Escape from Huaraz – and a massive 4000 metre dirt descent (to Lima)

Huaraz is a great place to rest and restock. However it has a problem. It is right by the¬†monumentally¬†distracting¬†Cordilleras Blanca and Huayhuash. A short planned stay of a few days can easily turn into a few weeks. Throw in an inconvenient bout of suspected pneumonia (self-diagnosed) and of course the standard¬†tedious upset tummy and suddenly you’re staring at your calendar in disbelief wondering where one and a half months just went.

“Just one more day then my¬†rattly chest cough will clear up” is never ‘just one day’ and it starts feeling like you’ll never leave. Eventually you realise that maybe there’s something in the air (or water or food or perhaps the infectious¬†travellers¬†from all over the world) in Huaraz that is¬†keeping you sick so the only solution is to leave unwell. So after¬†weeks of significantly depleting¬†Huaraz’s ice cream and churro supply with Scott Pauker’s highly effective assistance, I finally found the mental fortitude to escape the web. (Scott, amazingly (or not if you’re familiar with my pace), caught me up¬†having left Alaska a ludicrous¬†amount of time after me.)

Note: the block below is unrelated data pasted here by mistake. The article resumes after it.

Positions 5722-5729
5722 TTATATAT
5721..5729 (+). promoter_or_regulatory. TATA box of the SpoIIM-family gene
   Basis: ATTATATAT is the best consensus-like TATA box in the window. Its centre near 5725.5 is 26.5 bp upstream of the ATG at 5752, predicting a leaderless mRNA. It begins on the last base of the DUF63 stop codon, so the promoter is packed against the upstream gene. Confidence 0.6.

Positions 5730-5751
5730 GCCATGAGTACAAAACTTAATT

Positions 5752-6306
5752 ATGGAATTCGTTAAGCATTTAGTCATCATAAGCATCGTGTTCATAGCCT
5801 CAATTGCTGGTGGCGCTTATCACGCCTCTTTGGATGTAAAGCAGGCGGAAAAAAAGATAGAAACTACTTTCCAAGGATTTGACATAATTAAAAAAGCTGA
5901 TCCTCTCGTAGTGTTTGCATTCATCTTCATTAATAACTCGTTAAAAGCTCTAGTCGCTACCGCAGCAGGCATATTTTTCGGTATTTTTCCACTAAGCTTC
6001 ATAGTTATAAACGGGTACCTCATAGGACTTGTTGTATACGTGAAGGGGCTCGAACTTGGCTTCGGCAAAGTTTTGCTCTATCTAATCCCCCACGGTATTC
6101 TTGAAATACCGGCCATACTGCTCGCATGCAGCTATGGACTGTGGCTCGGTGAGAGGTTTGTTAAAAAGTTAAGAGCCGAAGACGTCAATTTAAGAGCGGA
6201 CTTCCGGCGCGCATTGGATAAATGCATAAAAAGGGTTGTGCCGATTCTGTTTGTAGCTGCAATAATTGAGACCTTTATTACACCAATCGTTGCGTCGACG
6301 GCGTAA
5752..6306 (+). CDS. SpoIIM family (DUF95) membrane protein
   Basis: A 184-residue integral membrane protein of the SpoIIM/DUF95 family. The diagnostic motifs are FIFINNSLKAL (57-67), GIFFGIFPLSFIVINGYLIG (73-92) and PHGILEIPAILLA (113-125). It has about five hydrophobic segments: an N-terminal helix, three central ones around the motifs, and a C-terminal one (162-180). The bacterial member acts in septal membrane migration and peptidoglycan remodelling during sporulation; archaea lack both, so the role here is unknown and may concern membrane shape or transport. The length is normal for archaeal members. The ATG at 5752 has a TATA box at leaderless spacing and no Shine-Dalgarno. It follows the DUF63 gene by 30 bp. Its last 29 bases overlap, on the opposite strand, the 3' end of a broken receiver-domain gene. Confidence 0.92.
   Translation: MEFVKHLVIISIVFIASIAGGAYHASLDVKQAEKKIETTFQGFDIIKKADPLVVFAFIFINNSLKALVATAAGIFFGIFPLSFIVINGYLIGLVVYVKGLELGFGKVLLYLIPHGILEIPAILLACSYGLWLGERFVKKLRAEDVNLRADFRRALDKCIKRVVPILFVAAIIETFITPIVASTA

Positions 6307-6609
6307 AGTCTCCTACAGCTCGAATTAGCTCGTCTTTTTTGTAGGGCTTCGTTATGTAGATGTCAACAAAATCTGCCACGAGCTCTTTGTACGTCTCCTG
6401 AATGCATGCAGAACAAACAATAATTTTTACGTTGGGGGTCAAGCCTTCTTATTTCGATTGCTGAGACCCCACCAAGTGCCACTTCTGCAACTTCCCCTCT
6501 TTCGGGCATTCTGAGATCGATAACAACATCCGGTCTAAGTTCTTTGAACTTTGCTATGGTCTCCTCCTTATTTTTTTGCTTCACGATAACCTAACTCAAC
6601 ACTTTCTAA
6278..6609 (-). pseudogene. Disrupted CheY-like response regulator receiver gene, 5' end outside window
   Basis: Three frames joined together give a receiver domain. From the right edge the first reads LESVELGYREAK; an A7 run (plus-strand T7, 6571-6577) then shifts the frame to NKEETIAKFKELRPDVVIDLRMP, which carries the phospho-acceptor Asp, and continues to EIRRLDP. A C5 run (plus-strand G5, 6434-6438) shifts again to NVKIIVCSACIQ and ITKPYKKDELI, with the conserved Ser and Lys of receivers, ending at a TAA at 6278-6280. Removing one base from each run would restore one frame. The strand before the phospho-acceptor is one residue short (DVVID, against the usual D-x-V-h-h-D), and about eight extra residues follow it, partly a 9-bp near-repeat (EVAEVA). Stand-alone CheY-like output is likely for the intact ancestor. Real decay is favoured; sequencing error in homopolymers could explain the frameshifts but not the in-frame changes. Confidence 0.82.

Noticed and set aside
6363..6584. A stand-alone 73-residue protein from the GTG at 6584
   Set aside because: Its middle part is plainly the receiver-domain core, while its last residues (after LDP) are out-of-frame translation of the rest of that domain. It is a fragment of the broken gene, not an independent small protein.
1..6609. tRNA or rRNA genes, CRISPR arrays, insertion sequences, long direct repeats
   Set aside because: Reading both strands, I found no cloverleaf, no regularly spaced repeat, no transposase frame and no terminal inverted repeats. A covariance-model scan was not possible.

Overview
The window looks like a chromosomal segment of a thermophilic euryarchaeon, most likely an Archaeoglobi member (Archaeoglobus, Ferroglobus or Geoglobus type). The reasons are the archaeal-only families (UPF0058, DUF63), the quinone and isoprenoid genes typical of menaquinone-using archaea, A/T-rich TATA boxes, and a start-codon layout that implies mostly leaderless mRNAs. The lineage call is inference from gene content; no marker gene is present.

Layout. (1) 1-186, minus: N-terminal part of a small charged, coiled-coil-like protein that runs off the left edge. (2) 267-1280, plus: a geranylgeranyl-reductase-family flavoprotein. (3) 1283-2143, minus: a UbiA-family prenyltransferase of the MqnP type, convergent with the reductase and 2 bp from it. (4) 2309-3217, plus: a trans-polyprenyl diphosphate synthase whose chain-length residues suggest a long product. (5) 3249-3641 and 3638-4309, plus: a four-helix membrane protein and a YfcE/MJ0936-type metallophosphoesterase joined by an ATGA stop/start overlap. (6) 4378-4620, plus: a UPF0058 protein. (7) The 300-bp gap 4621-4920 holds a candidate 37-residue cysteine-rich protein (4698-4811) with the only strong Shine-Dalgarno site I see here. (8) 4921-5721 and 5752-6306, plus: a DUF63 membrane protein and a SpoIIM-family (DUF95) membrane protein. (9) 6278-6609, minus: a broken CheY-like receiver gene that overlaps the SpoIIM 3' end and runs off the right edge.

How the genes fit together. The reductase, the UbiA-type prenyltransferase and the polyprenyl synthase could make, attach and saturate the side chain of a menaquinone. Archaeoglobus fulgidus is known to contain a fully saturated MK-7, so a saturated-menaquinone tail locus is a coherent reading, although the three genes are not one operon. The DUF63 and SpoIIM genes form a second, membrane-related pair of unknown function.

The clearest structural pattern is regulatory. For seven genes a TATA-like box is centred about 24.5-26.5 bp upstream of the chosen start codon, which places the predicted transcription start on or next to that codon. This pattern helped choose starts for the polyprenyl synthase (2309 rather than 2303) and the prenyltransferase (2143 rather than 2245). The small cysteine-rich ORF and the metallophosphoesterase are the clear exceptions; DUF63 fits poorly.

Pastoruri glacier: of particular concern is the clear demarcation of its frighteningly rapid recession; hundreds of metres over the last thirty years. The 80’s are long gone; allegedly its slopes once held the highest ski and snowboard competitions in the world.